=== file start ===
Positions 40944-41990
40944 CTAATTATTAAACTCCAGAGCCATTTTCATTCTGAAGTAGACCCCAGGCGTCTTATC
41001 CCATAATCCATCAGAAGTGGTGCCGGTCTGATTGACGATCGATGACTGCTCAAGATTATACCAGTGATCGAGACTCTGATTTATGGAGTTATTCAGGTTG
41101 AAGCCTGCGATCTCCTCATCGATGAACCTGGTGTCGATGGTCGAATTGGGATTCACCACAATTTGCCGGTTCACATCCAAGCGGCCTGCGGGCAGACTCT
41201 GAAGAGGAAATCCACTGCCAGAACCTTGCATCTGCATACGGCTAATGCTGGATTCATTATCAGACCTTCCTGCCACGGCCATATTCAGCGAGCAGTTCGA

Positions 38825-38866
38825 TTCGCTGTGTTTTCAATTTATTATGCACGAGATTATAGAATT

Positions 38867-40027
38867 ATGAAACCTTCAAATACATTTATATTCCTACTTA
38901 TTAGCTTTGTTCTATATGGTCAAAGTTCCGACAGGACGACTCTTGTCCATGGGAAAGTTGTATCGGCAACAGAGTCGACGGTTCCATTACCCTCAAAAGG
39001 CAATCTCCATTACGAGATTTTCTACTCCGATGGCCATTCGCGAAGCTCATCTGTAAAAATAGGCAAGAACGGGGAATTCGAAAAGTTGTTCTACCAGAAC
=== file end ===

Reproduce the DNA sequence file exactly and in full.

Positions 40944-41990
40944 CTAATTATTAAACTCCAGAGCCATTTTCATTCTGAAGTAGACCCCAGGCGTCTTATC
41001 CCATAATCCATCAGAAGTGGTGCCGGTCTGATTGACGATCGATGACTGCTCAAGATTATACCAGTGATCGAGACTCTGATTTATGGAGTTATTCAGGTTG
41101 AAGCCTGCGATCTCCTCATCGATGAACCTGGTGTCGATGGTCGAATTGGGATTCACCACAATTTGCCGGTTCACATCCAAGCGGCCTGCGGGCAGACTCT
41201 GAAGAGGAAATCCACTGCCAGAACCTTGCATCTGCATACGGCTAATGCTGGATTCATTATCAGACCTTCCTGCCACGGCCATATTCAGCGAGCAGTTCGA

Positions 38825-38866
38825 TTCGCTGTGTTTTCAATTTATTATGCACGAGATTATAGAATT

Positions 38867-40027
38867 ATGAAACCTTCAAATACATTTATATTCCTACTTA
38901 TTAGCTTTGTTCTATATGGTCAAAGTTCCGACAGGACGACTCTTGTCCATGGGAAAGTTGTATCGGCAACAGAGTCGACGGTTCCATTACCCTCAAAAGG
39001 CAATCTCCATTACGAGATTTTCTACTCCGATGGCCATTCGCGAAGCTCATCTGTAAAAATAGGCAAGAACGGGGAATTCGAAAAGTTGTTCTACCAGAAC